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SummaryEA Sports' swan song to the American Saturn and Sega
The GoodAs an excellent feature found in 95% if EA Sports' games (Road Rash, Rugby 2004 and some others being an exception), the auto-play feature is great, especially for soccer fans. Sometimes I just can't find a good match on FSC or ESPN, so I allow this game to substitute as a game. Though outdated by today's roster (for instance, David Beckham is off the English national team, and plays for Los Angeles instead of Manchester United today while in this game he's in England and on MU's team) the game has many pluses besides the trademarked auto-play. It's a vast improvement over FIFA 97 on any system and isn't far off from the PlayStation, N-64 and Windows 95 versions. The control is tight, and the sounds are in Dolby, the music rocks, the videos are dynamic and the commentary is excellent. In fact, if the game gets boring, the commentators talk about other things, even mentioning going to make some tea.
The music deserves mention of it's own, making up for that crappy FIFA 97 stuff. Real people like Blur and their Song 2 plus others makes it a fun atmosphere to play in. Not since Road Rash on 3DO has a game been this groovy. If you just let the game sit on the options menu, the songs will cycle through. It's worth it.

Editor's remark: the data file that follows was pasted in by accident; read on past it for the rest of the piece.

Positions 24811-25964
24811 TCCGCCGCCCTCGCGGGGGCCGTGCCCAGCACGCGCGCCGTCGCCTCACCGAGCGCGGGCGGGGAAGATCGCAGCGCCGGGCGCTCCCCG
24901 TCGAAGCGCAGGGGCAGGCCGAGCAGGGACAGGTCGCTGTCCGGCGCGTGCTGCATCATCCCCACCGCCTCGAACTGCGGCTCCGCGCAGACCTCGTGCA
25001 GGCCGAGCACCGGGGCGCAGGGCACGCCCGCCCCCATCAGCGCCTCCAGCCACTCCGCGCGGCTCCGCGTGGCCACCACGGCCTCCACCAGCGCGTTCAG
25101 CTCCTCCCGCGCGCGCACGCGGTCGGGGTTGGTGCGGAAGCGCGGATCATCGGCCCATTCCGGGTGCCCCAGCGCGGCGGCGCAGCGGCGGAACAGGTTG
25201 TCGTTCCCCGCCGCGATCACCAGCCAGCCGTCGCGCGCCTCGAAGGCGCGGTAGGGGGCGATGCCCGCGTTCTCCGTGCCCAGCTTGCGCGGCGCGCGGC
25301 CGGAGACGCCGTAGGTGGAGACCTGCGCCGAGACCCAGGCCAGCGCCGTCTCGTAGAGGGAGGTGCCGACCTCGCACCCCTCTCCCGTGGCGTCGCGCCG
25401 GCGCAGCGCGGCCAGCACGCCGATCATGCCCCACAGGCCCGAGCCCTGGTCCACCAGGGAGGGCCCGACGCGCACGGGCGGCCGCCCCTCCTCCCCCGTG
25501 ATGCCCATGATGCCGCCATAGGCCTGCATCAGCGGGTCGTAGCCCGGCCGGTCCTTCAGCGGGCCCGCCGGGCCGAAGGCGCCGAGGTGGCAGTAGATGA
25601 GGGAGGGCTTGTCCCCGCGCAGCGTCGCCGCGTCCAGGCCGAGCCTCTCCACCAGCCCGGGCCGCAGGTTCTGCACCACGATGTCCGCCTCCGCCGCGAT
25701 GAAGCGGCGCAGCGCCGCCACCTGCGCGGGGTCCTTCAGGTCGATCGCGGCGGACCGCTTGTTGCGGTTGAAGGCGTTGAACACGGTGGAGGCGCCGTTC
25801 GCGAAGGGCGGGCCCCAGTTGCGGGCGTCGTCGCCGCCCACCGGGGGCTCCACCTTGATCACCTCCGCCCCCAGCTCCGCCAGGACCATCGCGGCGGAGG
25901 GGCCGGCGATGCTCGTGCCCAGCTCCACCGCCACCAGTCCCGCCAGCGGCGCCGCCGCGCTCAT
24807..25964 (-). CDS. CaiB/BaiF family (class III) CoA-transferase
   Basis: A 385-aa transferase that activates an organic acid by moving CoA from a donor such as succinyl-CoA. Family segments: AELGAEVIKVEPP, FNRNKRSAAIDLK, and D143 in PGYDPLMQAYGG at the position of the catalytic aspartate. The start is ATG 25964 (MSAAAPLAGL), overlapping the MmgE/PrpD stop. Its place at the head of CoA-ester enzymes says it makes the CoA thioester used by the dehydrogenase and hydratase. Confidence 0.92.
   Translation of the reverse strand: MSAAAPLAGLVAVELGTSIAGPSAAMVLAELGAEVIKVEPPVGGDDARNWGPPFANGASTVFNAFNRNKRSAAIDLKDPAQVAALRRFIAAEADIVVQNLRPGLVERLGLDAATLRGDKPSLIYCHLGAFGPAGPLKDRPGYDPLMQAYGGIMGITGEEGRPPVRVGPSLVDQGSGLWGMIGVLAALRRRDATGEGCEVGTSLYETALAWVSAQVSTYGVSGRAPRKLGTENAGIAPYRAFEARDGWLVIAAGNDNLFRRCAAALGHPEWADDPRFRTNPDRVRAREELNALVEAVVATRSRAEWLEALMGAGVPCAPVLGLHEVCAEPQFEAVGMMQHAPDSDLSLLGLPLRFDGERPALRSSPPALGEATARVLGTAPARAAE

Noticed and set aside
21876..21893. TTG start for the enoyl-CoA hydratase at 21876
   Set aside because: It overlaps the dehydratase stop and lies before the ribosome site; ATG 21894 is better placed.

The BadSince the 1 MB RAM or 4 MB RAM expansion cards for Saturn were never released in the US, the graphics are muddy and simple (like Genesis 32X simple BTW) and details are at a low. In the Telecam, isn't doesn't look so bad, but other cameras really show the bad graphics off. The goalies' nets are stiff like a pole, so, combined with the Super FX Chip graphics' style, it looks like just stiff, white lines, while other versions of this game has the nets move like a real soccer game. Also, the foul and win animations, plus other emotional reactions, are cut entirely. No doubt not having enough Saturn system RAM is a factor. There aren't any crowd animations either, which I recall seeing definately on the Win95 version, and I think is at least in the the N64 version. Also, the video is heavily codec'd in Cinepak I think, because it doesn't do full-frame video, but like 85% screen, and the way the colors look to me in the video looks like Cinepak, which I used recently in a video experiment. This leads to drab video. While the framerate is smooth like regular video, the Cinepak and cropping hurt the video presentations. Lastly in the bad, the control configs are awkward and learning it is somewhat a chore. Too many different configs (8) contribute to this. Lastly lastly in the bad, the saving. Many Saturns get their memory card pins burned out (every Sega made Saturn I might add, and I've owned plenty), meaning those Memory Cards for sale/were sold by InterAct, Sega, and Naki won't work, let alone those 4-in-ones. That doesn't mean who can't access those cards for the other features, or even use their card memory as an access hard drive of sorts, it's just limiting the saving options in the actual game to just two slots. If you have a Saturn that with a working memory card slot, enjoy saving as much as you want. But like other EA titles on Saturn (SimCity 2000, Madden 98), these greedy, selfish files that are the size of the planet Jupiter are annoying for gamers who like lots of saved games. I know it's not as bad as the saving situation on the N64 games (takes up the whole 123 pages of space), but still, right? I guess the PlayStation versions are lucky, but it's still 2 blocks per game. Argh! Learn to optimize, EA! (Yes, EA games still eat memory today.)